In the May 2017 issue of Christian Standard magazine there are two news items that have affected me personally. Both are tributes to ministry leaders I have known who have passed away.
Mike Grooms was the preacher at the church in Northern Kentucky where I was a part-time youth minister while I was studying at Cincinnati Christian University; he was a great model of a preacher and a great encouragement to me throughout my own ministry. Mike and his wife Enise served in ministry in the US and as missionaries to eastern Europe, and Mike preached until he passed away last fall. There is a scholarship fund in his name to fund the education of preachers at Zimbabwe Christian College.
Eleanor Daniel, PhD, was one of my professors of Christian education at CCU, and she taught throughout her life at several other Christian colleges and seminaries in the US and around the world, including Austria, the Philippines, and India. She literally wrote the book on Christian education, actually several books and training programs that have been used in many of our brotherhood churches over the past thirty-plus years to train Bible school teachers.
I am certain that Mike and Dr. Daniel led hundreds of people – more likely thousands – to Christ, if not directly, at least indirectly through an on-going legacy of faithfulness passed on through generations of Christians. It is interesting to me, then, to note that the May 2017 issue of Christian Standard focuses on families and how Christians and churches minister to ever-changing families. I find it interesting because if there is any place where any individual will leave a legacy, it’s in the family.
Not all of us can be preachers or missionaries or seminary professors, but each of us has a family, and therefore, each of us has a ministry field where we can and must leave a legacy. Psalm 78:2-4 tells us:
I will open my mouth in parables, I will utter hidden things, things from of old – what we have heard and known, what our fathers have told us. We will not hide them from their children; we will tell the next generation the praiseworthy deeds of the LORD, his power, and the wonders he has done.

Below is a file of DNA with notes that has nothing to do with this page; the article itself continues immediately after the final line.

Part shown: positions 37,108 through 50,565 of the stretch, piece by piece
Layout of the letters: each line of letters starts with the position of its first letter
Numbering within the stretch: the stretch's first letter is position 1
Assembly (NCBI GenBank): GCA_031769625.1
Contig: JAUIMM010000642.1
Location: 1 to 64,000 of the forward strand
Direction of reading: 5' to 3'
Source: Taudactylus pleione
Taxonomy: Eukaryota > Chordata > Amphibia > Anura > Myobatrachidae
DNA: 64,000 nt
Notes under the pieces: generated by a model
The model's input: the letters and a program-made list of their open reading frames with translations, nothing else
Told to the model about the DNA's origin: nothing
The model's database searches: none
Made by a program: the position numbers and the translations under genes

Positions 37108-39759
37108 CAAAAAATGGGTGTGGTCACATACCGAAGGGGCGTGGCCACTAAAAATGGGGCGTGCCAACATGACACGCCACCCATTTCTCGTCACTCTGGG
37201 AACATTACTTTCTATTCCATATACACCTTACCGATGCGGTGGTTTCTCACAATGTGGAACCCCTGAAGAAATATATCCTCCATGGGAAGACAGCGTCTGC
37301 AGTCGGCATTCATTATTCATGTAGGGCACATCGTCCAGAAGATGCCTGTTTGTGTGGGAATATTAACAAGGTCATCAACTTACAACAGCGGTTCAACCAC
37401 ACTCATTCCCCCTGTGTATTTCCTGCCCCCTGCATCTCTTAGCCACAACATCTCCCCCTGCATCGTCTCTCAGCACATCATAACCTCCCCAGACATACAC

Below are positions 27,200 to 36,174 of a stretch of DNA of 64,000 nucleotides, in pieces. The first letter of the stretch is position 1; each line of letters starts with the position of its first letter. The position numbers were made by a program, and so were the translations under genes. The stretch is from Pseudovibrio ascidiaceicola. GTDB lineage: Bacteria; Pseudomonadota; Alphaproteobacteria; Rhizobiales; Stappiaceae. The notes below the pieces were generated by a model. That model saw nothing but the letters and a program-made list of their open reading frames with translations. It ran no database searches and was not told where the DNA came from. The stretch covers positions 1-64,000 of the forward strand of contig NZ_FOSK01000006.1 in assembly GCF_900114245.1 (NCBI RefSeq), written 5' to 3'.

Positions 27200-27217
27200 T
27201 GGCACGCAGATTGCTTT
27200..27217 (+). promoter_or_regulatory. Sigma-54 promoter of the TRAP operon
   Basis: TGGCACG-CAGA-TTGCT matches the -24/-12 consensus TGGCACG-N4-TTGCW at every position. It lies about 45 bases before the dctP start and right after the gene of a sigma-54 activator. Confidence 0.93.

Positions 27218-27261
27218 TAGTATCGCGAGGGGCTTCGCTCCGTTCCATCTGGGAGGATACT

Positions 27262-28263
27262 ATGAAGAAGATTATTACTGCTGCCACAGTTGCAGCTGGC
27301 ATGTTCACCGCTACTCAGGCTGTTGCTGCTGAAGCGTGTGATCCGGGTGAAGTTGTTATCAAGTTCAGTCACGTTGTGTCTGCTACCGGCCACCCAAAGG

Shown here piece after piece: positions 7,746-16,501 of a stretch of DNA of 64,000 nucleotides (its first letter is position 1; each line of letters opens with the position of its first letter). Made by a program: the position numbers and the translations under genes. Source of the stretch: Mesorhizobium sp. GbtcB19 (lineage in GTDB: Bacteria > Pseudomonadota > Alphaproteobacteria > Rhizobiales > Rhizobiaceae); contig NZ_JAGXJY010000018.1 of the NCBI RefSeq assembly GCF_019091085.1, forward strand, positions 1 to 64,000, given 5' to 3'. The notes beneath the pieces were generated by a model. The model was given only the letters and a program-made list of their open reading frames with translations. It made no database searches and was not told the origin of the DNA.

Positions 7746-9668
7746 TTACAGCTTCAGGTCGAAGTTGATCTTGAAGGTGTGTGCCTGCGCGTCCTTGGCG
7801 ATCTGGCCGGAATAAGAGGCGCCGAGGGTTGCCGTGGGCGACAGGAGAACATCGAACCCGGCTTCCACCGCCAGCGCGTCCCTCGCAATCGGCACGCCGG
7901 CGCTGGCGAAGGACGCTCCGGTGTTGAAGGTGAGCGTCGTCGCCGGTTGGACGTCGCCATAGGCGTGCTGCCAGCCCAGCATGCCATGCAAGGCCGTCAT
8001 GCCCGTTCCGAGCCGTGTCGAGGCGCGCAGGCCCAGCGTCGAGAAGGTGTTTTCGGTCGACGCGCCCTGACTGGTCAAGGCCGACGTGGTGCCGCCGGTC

This is the pattern we received from the Old Testament, and it continued into the New Testament. Paul reminded Timothy of the source of his faith in 2 Timothy 1:5: “I have been reminded of your sincere faith, which first lived in your grandmother Lois and in your mother Eunice and, I am persuaded, now lives in you also.” While we often think of evangelism as sharing the Gospel with other people out in the world, for most of us, our faith begins at home, and it is passed on through the family.
Why would any of us remember the names Lois and Eunice if not for the ministry of Timothy? If they had not shared their faith with Timothy, how many people of the first century would not have heard the Gospel of Jesus? Perhaps we would not have these letters that Paul wrote to Timothy. That’s the legacy of a faithful grandmother and mother; it’s the legacy of a faithful family.
So what’s your legacy? Will you share your faith with your kids? Your grandkids or even great-grandkids? Maybe you’re not a parent or a grandparent; maybe you’re an aunt or an uncle who can share your faith with nieces and nephews who need to know Jesus. Yes, we need help for VBS and for our nursery and for Sunday school and for other areas of ministry, but don’t forget that your spiritual legacy begins with the family.